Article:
Call to address environmental issues


A worker cleaning up rubbish dumped indiscriminately at the Sungai Skudai rubbish trap. — filepic

JOHOR BARU: The Malaysian Nature Society (MNS) hopes the new state government will consider setting up the Environ­mental Consultative Committee, with relevant stakeholders as members, to address environmental issues.

Its vice-president Vincent Chow said everyone is Johor was part owner of its natural heritage and sidelining the environmental non-governmental organisations (NGOs) would not be productive.

“We are ready to sit on the committee and assist the state government in its quest to right all the wrongs of the past where good governance of the environment is concerned,” he said.

Chow said the sad lack of engagement between the past state government and environmental NGOs must not be repeated with the new state government.

He said the declining state of the present environment was testimony to the failure of the previous state government.

“The care of the environment is the concern of all and the executive councillor in charge of the portfolio has to be able to work with ordinary men on the street as it is a shared responsibility,” added Chow.

He said it was baffling how so many environmental problems had escaped the eyes and mind of the previous executive councillors and there was a pressing need for the new state government to take appropriate action.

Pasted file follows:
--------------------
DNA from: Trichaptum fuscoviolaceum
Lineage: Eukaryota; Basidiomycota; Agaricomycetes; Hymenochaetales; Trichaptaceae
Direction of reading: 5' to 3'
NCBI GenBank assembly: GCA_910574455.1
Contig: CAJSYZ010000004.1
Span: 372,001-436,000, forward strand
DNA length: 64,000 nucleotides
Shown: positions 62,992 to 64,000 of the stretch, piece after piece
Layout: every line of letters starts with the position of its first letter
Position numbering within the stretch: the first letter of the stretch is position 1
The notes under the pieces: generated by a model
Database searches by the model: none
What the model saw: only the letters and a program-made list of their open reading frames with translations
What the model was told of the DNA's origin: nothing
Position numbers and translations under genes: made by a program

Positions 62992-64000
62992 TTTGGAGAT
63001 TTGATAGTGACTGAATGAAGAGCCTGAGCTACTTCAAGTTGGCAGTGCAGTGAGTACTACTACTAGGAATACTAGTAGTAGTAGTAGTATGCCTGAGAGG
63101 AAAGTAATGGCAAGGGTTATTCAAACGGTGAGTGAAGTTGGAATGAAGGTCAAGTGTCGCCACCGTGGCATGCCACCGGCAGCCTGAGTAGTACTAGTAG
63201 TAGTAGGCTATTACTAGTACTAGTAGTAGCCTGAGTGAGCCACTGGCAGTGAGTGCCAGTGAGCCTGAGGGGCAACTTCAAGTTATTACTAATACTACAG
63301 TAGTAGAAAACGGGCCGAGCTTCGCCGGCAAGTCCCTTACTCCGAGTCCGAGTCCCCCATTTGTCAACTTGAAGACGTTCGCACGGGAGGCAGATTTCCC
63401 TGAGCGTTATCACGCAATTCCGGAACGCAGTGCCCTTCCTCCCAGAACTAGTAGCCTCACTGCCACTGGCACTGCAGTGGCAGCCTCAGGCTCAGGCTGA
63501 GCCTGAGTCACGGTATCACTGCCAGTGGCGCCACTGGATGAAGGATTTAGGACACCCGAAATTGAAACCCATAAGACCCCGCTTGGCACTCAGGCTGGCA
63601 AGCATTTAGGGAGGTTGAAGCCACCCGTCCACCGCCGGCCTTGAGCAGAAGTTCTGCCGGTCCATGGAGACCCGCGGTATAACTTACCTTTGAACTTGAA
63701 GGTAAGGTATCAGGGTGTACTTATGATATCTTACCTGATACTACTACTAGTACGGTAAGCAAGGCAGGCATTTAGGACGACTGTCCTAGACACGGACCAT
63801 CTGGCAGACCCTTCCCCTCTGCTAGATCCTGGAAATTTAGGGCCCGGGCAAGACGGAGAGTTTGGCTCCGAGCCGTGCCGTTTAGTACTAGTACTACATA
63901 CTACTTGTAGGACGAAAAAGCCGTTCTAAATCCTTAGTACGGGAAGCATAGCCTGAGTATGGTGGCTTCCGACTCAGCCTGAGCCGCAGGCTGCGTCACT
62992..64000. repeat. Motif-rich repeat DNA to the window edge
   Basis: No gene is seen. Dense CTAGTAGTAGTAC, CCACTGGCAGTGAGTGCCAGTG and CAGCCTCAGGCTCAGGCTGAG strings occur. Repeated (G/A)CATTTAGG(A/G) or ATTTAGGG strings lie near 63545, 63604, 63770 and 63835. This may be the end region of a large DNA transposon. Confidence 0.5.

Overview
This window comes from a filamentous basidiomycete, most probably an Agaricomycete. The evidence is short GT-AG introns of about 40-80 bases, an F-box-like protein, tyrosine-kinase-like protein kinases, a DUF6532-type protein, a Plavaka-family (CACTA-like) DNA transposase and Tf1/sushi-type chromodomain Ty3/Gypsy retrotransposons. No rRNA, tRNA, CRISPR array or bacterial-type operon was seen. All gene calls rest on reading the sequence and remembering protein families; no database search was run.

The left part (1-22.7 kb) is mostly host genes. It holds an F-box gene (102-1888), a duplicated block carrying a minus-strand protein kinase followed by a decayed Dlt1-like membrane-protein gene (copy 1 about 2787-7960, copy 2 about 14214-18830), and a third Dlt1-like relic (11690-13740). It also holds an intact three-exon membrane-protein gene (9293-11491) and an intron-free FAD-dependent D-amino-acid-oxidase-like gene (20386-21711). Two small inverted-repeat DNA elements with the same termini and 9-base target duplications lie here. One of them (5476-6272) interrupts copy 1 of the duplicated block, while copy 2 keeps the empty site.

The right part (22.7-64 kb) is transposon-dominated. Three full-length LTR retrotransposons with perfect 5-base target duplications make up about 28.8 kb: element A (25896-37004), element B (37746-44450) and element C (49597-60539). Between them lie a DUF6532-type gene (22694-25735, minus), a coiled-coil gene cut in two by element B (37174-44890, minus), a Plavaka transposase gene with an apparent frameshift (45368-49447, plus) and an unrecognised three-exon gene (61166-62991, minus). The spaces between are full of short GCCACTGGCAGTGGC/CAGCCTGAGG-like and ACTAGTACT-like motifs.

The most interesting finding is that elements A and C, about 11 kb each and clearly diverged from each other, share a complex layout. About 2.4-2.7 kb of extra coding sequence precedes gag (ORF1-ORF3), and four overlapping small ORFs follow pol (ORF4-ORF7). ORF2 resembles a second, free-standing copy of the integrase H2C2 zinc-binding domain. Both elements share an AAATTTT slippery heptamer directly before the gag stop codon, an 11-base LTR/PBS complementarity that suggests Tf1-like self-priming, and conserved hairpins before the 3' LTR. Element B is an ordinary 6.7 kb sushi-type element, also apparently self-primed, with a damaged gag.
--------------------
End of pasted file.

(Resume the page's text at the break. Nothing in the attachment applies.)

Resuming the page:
Chow said for instance, Sungai Johor was badly hit by water pollution because of sand-mining activity and he wanted to know whether there would be a team to look into the problem.

He said Johor’s important life-sustaining water resources were mostly polluted and little action was taken by the previous administration to protect them for the future.

Furthermore, illegal squatters, he said, had made use of the buffer zones for settlements and agriculture.

“Indiscriminate dumping of rubbish has turned Sungai Skudai into a river of floating rubbish, including plastic which causes indigenous fishes to disappear from the river and affect the livelihood of our inland fishermen who depend on the rivers,’’ said Chow.

He said sensitive areas such as the largest freshwater swamp in peninsula had been deteriorating, adding that the area could have been retained and used as a water catchment area for the future of Johor and cater to the multibillion ringgit Pengerang intergrated petrochemical complex.

Chow said mangroves were disappearing fast in coastal areas and millions of ringgit spent on the coastal management study of the state’s west and south-western coasts had hardly shown any results in terms of rehabilitation work to forestall the rapid loss of the coastline due to marine erosion.

“All the recommendations put forth in the studies have mostly been forgotten or neglected,’’ he said.

He noted likewise, the elephant conservation project in Kota Tinggi was bulldozed through, resulting in the area becoming too small and not conducive for the health of the large mammals.

He emphasised Malaysia had very good environmental laws but some needed to be revised to synchronise with the state’s rapid development and laws alone were not enough but must be followed with effective enforcement instead of a mere lip service.


   

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